THE STORY: Having failed to borrow money in London for the building of a railroad from Montreal to the Pacific coast. Premier Sir John A. Macdonald persuades a group of Canadian business men to finance the road. In Yale, B.C., to which point the railroad has been constructed from the West Coast, a gambler named Bulldog Kelly stages a card duel with another Kelly, better known as The Rake.By ALAN SULLIVAN41 min
JOE GORDON knew she was the girl for him the first time he saw her. It was at the Van Horns’ party at the Sommersett, and he was standing there in the stag line with Tony Brickley looking over the crowd when she danced past. “Who is she?” Joe said. “Who?”By GEORGE HARMON COXE26 min
THE MELLOW old eyes of George Q. Hale twinkled a challenge to the young man who had just taken a chair on the other side of his desk. For a moment he studied the visitor with cheerful curiosity. "So you’re Hugh Stogg. Well, well.” "And I'm ready for the job you have for me,” said the young man.By DAVID WILLIAM MOORE20 min
IN THOSE days the only way to travel to Winnipeg was via St. Paul, Minnesota, and after three or four days travel I arrived at the Manitoba city. Before settling down to office work, I decided to have a look around and size up the town. In walking about, and in the hotels, offices and stores wherever men were wont to congregate, the conversation seemed to be on one topic alone, that of real estate speculation.By WILLIAM WHITE20 min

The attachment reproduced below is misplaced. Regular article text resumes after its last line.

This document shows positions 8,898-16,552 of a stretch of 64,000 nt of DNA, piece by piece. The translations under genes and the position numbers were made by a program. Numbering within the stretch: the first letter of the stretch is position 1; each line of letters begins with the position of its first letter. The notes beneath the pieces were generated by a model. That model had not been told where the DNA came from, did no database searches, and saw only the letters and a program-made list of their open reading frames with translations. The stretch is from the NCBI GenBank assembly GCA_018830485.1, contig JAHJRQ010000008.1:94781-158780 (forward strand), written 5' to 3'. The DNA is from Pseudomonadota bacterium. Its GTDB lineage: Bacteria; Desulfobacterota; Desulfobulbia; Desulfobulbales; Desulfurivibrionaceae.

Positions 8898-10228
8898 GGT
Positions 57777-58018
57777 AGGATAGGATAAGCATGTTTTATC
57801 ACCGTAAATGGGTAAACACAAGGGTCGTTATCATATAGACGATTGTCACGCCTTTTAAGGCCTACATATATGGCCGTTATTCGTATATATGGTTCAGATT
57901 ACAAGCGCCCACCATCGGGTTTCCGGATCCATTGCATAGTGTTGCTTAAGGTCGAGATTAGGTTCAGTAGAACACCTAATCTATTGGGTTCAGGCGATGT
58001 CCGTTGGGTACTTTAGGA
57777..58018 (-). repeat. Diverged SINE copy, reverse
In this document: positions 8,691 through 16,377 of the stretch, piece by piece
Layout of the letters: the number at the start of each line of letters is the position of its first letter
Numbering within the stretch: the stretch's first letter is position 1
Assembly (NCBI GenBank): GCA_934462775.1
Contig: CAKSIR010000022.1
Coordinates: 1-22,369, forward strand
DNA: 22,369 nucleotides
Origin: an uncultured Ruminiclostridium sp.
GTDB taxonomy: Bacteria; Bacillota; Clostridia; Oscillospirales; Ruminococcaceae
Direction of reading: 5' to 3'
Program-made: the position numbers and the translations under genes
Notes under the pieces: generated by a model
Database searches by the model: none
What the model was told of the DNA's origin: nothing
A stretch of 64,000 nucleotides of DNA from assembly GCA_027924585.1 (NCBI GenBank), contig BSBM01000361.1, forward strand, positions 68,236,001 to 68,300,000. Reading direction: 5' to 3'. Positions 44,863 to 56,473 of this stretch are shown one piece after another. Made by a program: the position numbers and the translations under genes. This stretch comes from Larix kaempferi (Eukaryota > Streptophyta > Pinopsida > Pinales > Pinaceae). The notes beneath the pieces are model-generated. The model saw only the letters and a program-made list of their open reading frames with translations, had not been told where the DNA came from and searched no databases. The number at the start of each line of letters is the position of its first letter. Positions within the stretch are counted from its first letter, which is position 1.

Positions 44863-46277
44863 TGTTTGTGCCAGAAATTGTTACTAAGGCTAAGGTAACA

OLD ITSWOOT, the she-grizzly, stopped pacing suddenly and lifted her head as though listening. She had heard nothing, and there was no sound in the ice-walled cavern where she had wintered save the petulant mewling of her tiny cub; and yet from the world outside had come a summons as unmistakable as though a Thing had spoken to her in the language of her kind.By KENNETH GILBERT19 min
IT WAS at Brighouse Park on Lulu Island, Vancouver, that George met Kentucky Joe. George, from all accounts, had been having rather a bad day, and accordingly Kentucky’s expansive grin did not bring any appreciable response. But Kentucky’s success in his chosen profession lies mainly in his ability to “get around” tough prospects.By W. DONALDSON SMITH15 min
TONSILS and trouble begin with the same letter— trouble for mankind, trouble for doctors. You do the physical suffering and your doctor gets the headache. You march courageously into your doctor’s examining room, open your mouth and pronounce the customary half-choked “Ah,” with your throat half filled with sundry gadgets.By HUGH GRANT ROWELL11 min
IN GIVING some tips on twosome cooking, I have in mind the sweet young brides of 1935, the equally nice brides of the early nineteen-hundreds whose families have gone out into the world, and the yet-to-be-brides who share an apartment with another business girl and take turns with the meals.By Helen G. Campbell7 min
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